On the twenty-eighth, when information of Ewing's fight and Price's presence at Pilot Knob came to hand, General Smith, discovering the enemy in his front, moving to west and north, in pursuance of his orders to hold the most advanced position compatible with the certainty of keeping between the enemy and St. Louis,determined to leave De Soto and retire behind the Meramec, a stream which, at from ten to fifteen miles south of St. Louis, offered considerable obstacles to the passage of a hostile force with wagons and artillery. General Ewing, finding Marmaduke's and Fagan's rebel divisions before him, and his position commanded by a numerically superior artillery, acting on suggestions made when discussing with him the possibilities of the position on the night of the twenty-seventh, spiked his heavy guns, blew up the magazine, ammunition and supplies, and, with the field battery and remains of his command, retreated through the hills toward the Meramec valley, hoping to reach a point on the railroad from whence he could move to St. Louis. But, as will be seen from his report, the enemy pursued him, harassed his rear on the march, which lie directed along a ridge where the enemy could not flank him, and overtook him near Harrison's station, where, seizing and extending the temporary defences constructed by the militia, he displayed such vigor that, after harassing him for thirty-six hours, and making several attacks, on the approach of a detachment of Sanborn's cavalry, the rebels left him, and he escaped, with all his command, to Rollo. The enemy's strength and position thus developed, my first business was to secure the points he best could strike — St. Louis, Jefferson City, and Rolla. General Smith's four thousand five hundred infantry, and the mounted force we could raise--Seventh Kansas, just in from Memphis, part of the Thirteenth Missouri volunteer cavalry, Colonel Catherwood, and the recruits of Merrill's Horse, hastily mounted and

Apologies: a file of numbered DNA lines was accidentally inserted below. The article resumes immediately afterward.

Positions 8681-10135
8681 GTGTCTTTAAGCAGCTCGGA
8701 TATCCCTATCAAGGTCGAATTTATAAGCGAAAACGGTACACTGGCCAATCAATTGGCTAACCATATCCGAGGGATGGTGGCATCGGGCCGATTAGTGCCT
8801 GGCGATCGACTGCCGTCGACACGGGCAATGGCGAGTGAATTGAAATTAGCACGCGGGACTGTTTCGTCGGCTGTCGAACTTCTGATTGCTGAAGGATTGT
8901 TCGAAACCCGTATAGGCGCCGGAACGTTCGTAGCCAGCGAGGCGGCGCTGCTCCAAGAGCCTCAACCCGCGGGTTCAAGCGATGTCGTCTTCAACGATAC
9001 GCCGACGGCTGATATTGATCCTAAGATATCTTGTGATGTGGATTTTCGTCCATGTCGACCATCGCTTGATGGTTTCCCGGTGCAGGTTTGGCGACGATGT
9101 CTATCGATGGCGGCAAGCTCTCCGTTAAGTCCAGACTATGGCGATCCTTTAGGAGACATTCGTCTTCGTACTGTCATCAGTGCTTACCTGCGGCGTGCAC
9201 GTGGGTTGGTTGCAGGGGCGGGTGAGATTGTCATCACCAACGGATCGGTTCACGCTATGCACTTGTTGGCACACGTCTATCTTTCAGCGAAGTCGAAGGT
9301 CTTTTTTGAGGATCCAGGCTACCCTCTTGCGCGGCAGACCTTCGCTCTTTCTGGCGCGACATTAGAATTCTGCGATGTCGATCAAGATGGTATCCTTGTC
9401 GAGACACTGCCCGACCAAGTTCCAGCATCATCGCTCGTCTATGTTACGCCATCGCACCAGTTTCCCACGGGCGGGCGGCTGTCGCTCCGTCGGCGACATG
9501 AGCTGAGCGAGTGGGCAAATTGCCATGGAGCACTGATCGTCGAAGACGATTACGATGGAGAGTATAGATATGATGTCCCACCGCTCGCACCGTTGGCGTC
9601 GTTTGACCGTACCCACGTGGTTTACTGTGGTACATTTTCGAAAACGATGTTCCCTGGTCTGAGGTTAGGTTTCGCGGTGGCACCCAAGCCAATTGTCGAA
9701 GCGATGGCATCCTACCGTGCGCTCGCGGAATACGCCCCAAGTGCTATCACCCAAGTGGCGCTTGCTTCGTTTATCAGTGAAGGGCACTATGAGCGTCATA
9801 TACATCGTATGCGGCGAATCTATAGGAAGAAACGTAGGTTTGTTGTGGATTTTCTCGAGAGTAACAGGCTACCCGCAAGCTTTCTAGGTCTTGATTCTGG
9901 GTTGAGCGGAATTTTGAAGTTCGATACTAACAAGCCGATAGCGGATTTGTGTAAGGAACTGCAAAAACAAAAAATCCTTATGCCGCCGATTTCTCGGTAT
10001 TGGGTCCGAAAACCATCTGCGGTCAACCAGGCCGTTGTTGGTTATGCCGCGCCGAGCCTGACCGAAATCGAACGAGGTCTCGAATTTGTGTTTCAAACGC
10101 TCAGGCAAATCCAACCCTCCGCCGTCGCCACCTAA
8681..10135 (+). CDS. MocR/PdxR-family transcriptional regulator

Creative Commons License
This work is licensed under a Creative Commons Attribution-ShareAlike 3.0 United States License.

An XML version of this text is available for download, with the additional restriction that you offer Perseus any modifications you make. Perseus provides credit for all accepted changes, storing new additions in a versioning system.

hide People (automatically extracted)
Sort people alphabetically, as they appear on the page, by frequency
Click on a person to search for him/her in this document.
J. H. Price (5)
Thomas Ewing (4)
A. J. Smith (3)
Shelby (2)
N. L. Anderson (2)
Slidell (1)
Sanborn (1)
Rollo (1)
George Merrill (1)
McLane (1)
Vincent Marmaduke (1)
Martin Mann (1)
R. W. Johnson (1)
T. J. Harrison (1)
Fisk (1)
Fagan (1)
C. C. Cox (1)
Catherwood (1)
hide Dates (automatically extracted)
Sort dates alphabetically, as they appear on the page, by frequency
Click on a date to search for it in this document.
27th (2)
October 27th (1)
September 1st (1)
28th (1)
hide Display Preferences
Greek Display:
Arabic Display:
View by Default:
Browse Bar: